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Is it possible to grow garlic in Spring if I did not start in Fall last year. I was wondering with the mild winter if I could start them inside them move them outside after the start heading. I will cover with straw outside.

 

See this post:

 

http://www.stripersonline.com/t/835695/garlic#post_8994525

 

And no, you really can't start it indoors. When you plant garlic, first thing that happens is it sends down roots to establish itself. Then over winter, it goes into dormancy. In the early spring, even under the straw mulch, it will start to send up shoots.

 

Once those shoots see the light of the sun, the plant gathers energy and then about a month later the seed clove starts to multiply, growing more cloves around it to start to form the heads. Sometime in late May or early June, the foliage of most varieties will send out a stalk from the seed clove which will form what are called "scapes", which are flower/seed heads. This are best harvested (cut off) before they open and form flower and seed, both because they are a culinary delight, but also because they sap energy from the plant. By cutting off the scapes, the energy goes back into forming the bulbs, so you get bigger cloves and larger heads.

 

With the mild winter, if your ground is workable and not too wet, you can sow cloves outdoors now or as early in the spring as conditions permit as per the post I linked above. Your cloves and heads will mature later than fall sowed, and may not be as big as if they were sowed in the fall, but you should still get a crop in very late summer or early fall. And even if you were to be able to sow them today, the straw mulch really won't be needed this late in the winter.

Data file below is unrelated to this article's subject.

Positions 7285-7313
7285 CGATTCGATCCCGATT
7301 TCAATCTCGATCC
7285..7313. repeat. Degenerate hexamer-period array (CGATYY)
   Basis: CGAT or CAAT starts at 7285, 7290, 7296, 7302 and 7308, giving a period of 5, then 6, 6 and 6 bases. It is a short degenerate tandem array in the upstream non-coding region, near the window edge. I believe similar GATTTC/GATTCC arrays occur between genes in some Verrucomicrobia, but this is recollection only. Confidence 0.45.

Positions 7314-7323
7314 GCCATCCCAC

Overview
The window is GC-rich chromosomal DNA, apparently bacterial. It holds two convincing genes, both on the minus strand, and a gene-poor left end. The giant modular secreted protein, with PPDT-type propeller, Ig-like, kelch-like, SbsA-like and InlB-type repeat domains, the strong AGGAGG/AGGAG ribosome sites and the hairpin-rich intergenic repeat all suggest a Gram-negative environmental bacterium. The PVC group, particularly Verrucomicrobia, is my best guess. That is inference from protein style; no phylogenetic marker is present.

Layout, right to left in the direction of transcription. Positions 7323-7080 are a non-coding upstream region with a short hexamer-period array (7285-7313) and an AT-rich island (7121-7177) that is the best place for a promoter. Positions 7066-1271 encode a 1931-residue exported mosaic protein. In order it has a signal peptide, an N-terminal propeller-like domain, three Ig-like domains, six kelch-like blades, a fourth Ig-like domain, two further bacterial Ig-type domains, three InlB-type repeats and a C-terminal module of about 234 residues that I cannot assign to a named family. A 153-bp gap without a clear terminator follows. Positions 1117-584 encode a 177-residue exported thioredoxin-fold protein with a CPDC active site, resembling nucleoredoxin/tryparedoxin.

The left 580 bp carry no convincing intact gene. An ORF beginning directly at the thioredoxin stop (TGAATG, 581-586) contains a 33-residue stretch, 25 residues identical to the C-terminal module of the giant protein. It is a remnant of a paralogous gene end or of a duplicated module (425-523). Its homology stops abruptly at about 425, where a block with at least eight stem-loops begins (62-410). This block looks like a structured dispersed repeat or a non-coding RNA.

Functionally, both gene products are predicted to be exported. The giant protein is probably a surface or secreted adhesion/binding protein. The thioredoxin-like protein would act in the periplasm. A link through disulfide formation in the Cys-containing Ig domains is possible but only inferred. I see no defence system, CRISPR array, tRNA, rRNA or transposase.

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At the moment the patch is under snow but my winter rye I planted last fall is peaking at me. This year I will not be growing tomatoes, I said it last year but this year I mean it :shock: I will have leeks,onions,taters, peppers,garlic,cukes,carrots,squash,parsnips, and maybe a few other things to be decided.

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I have 2 new raised beds built for this season. Now looking at a 5x10 bed and 2 2x6 beds along with some pots and containers. Seeds are all pretty much started indoors at this point. Broccoli, cabbage, parsley, Black Krim tomatoes, yellow pear tomatoes, cherry tomatoes, cubanelle peppers, habanero peppers, purple tomatillos. Thai basil gets indoor sowed this weekend. I have some kale already in the garden that wintered over fine. Direct sowed leeks, peas, and spinach this weekend. One bed is under a PVC frame with clear plastic stretched over to make a cold frame.



 



My friend and I are swapping seedlings this year. So I'll also be growing a couple other varieties of tomatoes, peppers, cucumbers, zuchinni, etc.



 



The big venture for this summer will be growing my own hops to give to a friend who brews his own beer.